When stuck with a rebellious child, gluttonous and thieving, the Torah has a tidy solution: Kill him. Or her.
For those of you excited by the opportunity to practice a new mitzvah, be mindful that the rabbis, worried about the edict, say in the Talmud (Sanhedrin 71a): “The case of the wayward and rebellious child never was and never will be.” The tradition both recognizes the impulse to be violent, and then brings us to our senses and to our obligations.
Still, it’s tempting sometimes, isn’t it?
I used to teach classes to parents of children in elementary school. The moms would arrive at my office like butterflies, wearing bright colors and alighting gracefully in their chairs. They talked a lot and shared stories of their week. We laughed and had fun.
When I started teaching classes for parents of pre-teens and teenagers, it felt as though the lighting had changed in the room. The moms wore darker clothes and darker expressions. Their mouths were tense little lines. They raised their hands to speak and didn’t speak much.
They were beaten-up and humiliated, like an NBA team defeated by a high school squad — a sure sign of a mom at her wit’s end because of a sharp-tongued daughter.
“What happened to my sweet child? Someone took her in the night! This new child, the changeling, doesn’t like me and isn’t too likable herself. In fact, she acts like a bitch. She reminds me of the girls I didn’t like in middle school. Why is she so uncooperative, so rude, so dismissive?”
Sheepishly, they reported the insults hurled by their daughters.
“Mom, the reason you’re so strict is because you have a lot of personal problems. And everyone we know knows this about you. And they talk about it all the time.”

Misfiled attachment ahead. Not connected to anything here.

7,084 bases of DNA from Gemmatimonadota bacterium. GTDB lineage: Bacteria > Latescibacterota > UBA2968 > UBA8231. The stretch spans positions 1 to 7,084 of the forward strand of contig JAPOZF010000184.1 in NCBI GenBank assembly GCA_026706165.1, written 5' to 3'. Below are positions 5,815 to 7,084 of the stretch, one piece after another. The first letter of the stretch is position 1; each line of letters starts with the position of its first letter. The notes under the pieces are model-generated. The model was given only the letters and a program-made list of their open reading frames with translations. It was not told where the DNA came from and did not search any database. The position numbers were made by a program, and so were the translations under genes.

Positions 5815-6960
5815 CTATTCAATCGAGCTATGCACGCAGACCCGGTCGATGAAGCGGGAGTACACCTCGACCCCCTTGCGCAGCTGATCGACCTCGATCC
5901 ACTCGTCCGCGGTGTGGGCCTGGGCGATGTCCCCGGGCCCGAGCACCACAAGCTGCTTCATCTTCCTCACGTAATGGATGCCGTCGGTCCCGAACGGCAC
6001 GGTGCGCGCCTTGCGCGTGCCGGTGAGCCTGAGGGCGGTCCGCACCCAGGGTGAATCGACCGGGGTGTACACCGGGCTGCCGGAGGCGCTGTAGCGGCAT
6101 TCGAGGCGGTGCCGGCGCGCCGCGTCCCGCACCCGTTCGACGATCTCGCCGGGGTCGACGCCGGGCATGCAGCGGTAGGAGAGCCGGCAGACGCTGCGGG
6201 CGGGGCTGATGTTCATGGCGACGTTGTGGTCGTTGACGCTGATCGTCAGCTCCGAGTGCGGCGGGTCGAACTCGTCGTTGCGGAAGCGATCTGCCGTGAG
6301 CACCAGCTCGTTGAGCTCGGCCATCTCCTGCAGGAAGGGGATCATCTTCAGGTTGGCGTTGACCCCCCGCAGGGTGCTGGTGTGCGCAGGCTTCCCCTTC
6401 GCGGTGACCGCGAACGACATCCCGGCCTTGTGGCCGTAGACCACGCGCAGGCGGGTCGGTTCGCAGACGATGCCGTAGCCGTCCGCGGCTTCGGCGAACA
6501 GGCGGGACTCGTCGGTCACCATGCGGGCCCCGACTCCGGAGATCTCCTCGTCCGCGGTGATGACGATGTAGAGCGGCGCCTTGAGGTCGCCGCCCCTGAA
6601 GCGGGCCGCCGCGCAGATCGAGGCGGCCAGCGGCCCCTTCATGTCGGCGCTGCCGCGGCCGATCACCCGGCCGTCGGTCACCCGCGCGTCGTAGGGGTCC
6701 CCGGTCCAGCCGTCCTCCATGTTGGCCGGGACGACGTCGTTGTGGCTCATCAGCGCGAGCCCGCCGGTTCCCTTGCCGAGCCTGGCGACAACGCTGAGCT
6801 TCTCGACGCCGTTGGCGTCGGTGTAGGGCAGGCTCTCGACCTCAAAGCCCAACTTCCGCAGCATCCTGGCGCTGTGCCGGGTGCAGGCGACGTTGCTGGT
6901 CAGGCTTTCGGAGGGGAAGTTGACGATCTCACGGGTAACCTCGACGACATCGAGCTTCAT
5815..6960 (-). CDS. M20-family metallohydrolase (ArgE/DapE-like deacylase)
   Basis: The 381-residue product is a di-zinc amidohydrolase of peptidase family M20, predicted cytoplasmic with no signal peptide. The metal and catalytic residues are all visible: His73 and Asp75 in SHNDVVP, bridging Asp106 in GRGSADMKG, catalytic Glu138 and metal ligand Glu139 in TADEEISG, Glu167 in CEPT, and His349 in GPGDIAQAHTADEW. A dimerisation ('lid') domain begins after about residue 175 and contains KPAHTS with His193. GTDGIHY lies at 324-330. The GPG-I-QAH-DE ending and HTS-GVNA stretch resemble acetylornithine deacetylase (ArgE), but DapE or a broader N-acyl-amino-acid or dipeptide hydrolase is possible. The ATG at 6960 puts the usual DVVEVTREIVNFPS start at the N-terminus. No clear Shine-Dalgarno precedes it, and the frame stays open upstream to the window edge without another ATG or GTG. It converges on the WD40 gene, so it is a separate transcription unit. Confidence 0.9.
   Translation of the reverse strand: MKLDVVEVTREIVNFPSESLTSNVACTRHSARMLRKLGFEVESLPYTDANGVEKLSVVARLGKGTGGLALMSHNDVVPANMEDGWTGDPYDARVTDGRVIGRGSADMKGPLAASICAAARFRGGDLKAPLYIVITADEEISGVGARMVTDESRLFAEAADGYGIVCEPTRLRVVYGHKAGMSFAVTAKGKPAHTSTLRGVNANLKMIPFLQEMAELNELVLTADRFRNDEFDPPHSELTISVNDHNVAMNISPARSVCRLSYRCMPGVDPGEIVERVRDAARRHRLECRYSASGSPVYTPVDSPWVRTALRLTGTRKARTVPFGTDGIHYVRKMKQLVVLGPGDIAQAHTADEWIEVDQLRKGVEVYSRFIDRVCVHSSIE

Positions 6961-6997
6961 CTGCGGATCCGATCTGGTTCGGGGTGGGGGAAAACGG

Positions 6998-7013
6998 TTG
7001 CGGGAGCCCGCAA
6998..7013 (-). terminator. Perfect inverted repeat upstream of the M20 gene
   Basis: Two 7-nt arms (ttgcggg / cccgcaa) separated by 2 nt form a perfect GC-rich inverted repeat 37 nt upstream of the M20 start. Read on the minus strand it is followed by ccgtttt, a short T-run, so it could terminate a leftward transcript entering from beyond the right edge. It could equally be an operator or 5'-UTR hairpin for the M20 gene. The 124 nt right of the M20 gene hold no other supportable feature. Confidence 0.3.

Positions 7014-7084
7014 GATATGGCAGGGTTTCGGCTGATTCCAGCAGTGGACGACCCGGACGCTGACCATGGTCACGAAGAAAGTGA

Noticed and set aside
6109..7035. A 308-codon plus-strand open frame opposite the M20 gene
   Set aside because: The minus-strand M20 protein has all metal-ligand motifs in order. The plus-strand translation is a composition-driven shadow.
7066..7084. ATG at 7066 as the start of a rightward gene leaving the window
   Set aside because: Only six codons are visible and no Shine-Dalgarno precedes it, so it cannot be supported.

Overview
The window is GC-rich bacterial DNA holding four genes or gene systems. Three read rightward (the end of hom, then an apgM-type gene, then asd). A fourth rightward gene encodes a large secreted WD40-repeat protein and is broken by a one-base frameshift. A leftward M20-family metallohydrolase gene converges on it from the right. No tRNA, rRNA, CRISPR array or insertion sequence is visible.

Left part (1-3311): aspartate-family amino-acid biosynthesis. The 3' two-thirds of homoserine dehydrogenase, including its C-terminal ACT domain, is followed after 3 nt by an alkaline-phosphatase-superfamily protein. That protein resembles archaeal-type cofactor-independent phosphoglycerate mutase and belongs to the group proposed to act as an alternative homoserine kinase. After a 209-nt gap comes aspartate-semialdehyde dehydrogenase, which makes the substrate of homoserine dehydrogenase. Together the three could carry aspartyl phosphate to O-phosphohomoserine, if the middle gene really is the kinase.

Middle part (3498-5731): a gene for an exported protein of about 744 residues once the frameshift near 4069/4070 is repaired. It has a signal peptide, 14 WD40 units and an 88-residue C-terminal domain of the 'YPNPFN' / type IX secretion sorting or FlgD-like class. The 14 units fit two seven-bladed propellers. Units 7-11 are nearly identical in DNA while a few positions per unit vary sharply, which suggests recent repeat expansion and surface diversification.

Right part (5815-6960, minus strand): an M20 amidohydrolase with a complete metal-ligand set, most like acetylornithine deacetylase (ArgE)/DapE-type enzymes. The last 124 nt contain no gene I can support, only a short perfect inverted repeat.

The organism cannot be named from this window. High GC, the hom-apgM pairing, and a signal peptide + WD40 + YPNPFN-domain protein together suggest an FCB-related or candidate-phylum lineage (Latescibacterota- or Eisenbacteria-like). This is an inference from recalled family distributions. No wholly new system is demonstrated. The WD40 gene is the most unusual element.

“The reason you won’t let me go to the mall with my friends is that you weren’t very popular when you were in middleschool and you want me to be an outcast, too.”
Why would they do this?
Aside from dangling then withdrawing the carrot of a more permanent solution, the Talmud tells us that “every parent has an obligation to teach their child how to swim.”
Our children don’t belong to us. Our job is to raise our children to leave us. This means that after all that SAT prep, when they finally do get into college, we want them to stay there without phoning twice a day because they are not crazy about their roommate or can’t get the course they want. And we don’t want them coming home after one semester because they have a stomachache and the food is better at home and because the bed in the dorm isn’t Tempur-Pedic.
I talk to parents about normal child development. When children are small, they beg you to come into their room and stay there as long as possible, especially at night. When they are teenagers, they get angry if you even look in their room, or enter without permission, especially at night.
When they were small, they embarrassed you by screaming in the supermarket. Now you embarrass them by singing, ever, or being too friendly, to anyone. They act this way because they are making space to grow away from you, to form their own identity. As they should.